Our pets are exposed to an increasing number of toxins everyday. These include pesticides, lawn chemicals, preservatives in food, medications, and environmental pollution. Since our pets are small and close to the ground, their exposure to some of these things can be very high.
If your pet has been exposed and poisoned, through ingestion or contact of a known poison, call your veterinarian or Animal Poison Control immediately for treatment. The ASPCA Animal Poison Control Center website has lots of helpful information about what to do and when to call. Signs of poison exposure can include vomiting, diarrhea, lethargy, fever, drooling or salivating, pacing, and panting. Call your veterinarian or poison control immediately if your pet is showing these symptoms.
Now after the immediate threat is gone, what do you do next? Many toxins are dealt with by the liver, these include poisons and also the toxins that your pet is exposed to everyday on lawns, in food, and in the environment. There are two things that you can do at home to help your pet after a poisoning, or to use on your pet a couple of times a year to treat chronic low grade toxin exposure.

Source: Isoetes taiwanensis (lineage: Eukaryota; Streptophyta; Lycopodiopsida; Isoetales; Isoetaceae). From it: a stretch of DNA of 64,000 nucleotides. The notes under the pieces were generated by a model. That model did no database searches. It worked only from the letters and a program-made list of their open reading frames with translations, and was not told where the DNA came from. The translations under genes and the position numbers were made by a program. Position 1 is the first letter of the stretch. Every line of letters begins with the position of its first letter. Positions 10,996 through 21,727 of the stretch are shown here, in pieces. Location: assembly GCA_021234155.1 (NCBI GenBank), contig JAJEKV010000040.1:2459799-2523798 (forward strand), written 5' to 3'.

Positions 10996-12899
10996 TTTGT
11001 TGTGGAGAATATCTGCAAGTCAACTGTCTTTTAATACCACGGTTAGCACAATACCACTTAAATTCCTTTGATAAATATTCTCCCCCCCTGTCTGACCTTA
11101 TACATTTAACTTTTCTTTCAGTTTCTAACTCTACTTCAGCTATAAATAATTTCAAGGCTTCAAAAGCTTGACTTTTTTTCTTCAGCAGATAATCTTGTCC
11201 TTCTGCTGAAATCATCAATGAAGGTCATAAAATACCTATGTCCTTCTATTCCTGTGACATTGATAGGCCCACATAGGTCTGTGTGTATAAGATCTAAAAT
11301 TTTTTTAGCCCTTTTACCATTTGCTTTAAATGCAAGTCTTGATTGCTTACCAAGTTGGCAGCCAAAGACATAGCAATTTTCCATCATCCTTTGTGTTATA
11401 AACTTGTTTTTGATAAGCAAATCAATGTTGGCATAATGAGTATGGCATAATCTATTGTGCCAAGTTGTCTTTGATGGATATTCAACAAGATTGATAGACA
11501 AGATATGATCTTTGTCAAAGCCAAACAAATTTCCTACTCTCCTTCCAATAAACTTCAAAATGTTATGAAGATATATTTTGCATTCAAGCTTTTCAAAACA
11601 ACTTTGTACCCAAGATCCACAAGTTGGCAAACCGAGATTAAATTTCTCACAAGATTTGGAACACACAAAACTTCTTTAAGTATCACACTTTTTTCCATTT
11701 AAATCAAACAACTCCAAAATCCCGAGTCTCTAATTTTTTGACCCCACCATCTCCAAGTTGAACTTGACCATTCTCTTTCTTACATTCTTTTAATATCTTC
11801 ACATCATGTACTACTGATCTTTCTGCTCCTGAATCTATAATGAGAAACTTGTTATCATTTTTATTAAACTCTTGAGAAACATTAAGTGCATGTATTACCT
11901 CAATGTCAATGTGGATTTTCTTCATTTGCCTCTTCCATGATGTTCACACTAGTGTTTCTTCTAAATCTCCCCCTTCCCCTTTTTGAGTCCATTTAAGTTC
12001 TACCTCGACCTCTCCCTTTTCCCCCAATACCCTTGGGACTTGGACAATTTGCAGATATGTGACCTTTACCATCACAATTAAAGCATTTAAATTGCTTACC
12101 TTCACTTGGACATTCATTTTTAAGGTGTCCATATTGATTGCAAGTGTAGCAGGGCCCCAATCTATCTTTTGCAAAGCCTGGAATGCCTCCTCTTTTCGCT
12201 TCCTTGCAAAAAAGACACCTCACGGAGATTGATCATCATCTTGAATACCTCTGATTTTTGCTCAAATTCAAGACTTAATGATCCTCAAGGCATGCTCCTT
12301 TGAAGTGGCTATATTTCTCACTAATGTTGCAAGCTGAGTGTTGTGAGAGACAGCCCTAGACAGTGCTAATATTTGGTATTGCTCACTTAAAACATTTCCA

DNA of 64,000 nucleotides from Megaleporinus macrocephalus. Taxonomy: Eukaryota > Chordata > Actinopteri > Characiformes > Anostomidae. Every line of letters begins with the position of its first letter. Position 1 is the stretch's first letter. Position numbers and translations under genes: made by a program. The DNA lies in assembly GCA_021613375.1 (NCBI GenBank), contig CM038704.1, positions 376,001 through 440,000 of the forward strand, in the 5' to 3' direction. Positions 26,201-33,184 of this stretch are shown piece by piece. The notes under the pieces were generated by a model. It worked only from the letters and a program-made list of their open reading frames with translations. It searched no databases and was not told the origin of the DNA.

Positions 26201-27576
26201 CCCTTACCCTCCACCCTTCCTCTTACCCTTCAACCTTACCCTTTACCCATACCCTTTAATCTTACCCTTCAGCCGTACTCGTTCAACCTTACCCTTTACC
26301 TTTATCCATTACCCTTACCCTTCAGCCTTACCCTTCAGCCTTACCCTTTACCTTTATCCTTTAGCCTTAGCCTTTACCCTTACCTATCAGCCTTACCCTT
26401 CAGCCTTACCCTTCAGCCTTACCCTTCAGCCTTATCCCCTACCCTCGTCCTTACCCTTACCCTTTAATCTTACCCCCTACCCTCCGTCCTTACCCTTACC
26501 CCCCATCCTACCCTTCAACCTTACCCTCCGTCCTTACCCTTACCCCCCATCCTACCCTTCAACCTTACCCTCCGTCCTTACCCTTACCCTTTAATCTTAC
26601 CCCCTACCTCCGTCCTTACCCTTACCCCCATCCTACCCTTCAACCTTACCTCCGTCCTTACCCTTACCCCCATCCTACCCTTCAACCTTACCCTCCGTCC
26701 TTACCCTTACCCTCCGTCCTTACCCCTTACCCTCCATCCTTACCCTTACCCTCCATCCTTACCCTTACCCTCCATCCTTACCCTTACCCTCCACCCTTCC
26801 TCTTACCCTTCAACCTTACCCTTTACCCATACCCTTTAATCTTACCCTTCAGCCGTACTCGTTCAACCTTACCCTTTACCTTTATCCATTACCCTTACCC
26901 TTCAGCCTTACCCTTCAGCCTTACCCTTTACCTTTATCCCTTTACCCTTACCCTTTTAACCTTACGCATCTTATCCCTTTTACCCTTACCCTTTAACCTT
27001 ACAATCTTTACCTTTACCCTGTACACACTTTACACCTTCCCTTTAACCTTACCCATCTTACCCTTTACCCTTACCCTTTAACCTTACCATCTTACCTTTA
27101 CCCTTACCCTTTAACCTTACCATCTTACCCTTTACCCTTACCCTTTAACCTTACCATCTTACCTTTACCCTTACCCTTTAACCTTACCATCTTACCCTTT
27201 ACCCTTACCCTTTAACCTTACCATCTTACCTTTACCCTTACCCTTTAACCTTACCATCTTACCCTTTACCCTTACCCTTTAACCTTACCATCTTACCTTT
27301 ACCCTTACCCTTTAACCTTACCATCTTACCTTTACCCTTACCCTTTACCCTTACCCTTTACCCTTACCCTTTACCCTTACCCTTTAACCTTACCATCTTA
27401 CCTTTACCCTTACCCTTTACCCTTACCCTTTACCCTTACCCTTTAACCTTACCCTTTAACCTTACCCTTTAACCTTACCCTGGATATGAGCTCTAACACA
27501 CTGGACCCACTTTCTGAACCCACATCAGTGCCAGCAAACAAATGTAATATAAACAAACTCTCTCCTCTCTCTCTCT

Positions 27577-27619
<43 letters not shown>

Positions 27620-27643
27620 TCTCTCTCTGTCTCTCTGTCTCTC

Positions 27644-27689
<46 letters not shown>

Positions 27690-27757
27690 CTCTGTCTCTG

The first is milk thistle or silybum marianum. It is an herb that has been used for thousands of years to treat liver and gall bladder problems. One of the active substances silymarin, not only protects the liver from further damage, but has antioxidant and antiinflammatory properties, and can actually heal the liver.
One product I really like is an alcohol free liquid from Milk Thistle AF from Nature’s Answer. You can give a cat or small dog 5-10 drops twice a day in the food, or directly in the mouth. Medium dog 1/2 ml (28 drops or one dropperful) twice a day. Large dog 1 ml twice a day. You can do this for 2-4 weeks following the exposure.
For larger dogs, or if you prefer giving a capsule, I like Milk Thistle Capsules. For medium dogs, give one capsule daily. For a large dog, give 1 capsule twice a day. You can also continue this for 2-4 weeks.
For more information on toxins affecting pets, there is a really good article at www.vetinfo.com/dtoxin.html.